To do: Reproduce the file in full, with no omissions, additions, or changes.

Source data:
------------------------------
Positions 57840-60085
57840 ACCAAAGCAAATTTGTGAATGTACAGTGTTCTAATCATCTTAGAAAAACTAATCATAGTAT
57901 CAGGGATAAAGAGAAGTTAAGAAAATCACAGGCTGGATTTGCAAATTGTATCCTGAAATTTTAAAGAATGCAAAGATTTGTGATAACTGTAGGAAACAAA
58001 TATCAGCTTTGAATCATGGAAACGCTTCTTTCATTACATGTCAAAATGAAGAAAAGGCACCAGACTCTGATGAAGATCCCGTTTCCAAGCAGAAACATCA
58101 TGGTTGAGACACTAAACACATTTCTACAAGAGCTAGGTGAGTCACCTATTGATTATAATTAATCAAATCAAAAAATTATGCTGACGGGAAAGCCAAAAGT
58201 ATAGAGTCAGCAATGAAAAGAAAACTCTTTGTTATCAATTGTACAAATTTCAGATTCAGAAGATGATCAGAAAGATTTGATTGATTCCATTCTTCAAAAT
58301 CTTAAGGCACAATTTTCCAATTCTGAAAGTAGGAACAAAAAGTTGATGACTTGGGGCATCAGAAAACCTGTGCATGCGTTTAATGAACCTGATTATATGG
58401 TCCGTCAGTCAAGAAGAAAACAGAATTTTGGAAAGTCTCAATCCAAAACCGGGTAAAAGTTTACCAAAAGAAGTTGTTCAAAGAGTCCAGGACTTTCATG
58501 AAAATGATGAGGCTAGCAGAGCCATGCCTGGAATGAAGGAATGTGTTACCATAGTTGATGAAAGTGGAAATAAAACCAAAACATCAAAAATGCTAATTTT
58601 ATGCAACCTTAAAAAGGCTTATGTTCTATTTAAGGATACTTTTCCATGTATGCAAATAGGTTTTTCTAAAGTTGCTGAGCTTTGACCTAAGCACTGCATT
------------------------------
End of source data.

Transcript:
Positions 57840-60085
57840 ACCAAAGCAAATTTGTGAATGTACAGTGTTCTAATCATCTTAGAAAAACTAATCATAGTAT
57901 CAGGGATAAAGAGAAGTTAAGAAAATCACAGGCTGGATTTGCAAATTGTATCCTGAAATTTTAAAGAATGCAAAGATTTGTGATAACTGTAGGAAACAAA
58001 TATCAGCTTTGAATCATGGAAACGCTTCTTTCATTACATGTCAAAATGAAGAAAAGGCACCAGACTCTGATGAAGATCCCGTTTCCAAGCAGAAACATCA
58101 TGGTTGAGACACTAAACACATTTCTACAAGAGCTAGGTGAGTCACCTATTGATTATAATTAATCAAATCAAAAAATTATGCTGACGGGAAAGCCAAAAGT
58201 ATAGAGTCAGCAATGAAAAGAAAACTCTTTGTTATCAATTGTACAAATTTCAGATTCAGAAGATGATCAGAAAGATTTGATTGATTCCATTCTTCAAAAT
58301 CTTAAGGCACAATTTTCCAATTCTGAAAGTAGGAACAAAAAGTTGATGACTTGGGGCATCAGAAAACCTGTGCATGCGTTTAATGAACCTGATTATATGG
58401 TCCGTCAGTCAAGAAGAAAACAGAATTTTGGAAAGTCTCAATCCAAAACCGGGTAAAAGTTTACCAAAAGAAGTTGTTCAAAGAGTCCAGGACTTTCATG
58501 AAAATGATGAGGCTAGCAGAGCCATGCCTGGAATGAAGGAATGTGTTACCATAGTTGATGAAAGTGGAAATAAAACCAAAACATCAAAAATGCTAATTTT
58601 ATGCAACCTTAAAAAGGCTTATGTTCTATTTAAGGATACTTTTCCATGTATGCAAATAGGTTTTTCTAAAGTTGCTGAGCTTTGACCTAAGCACTGCATT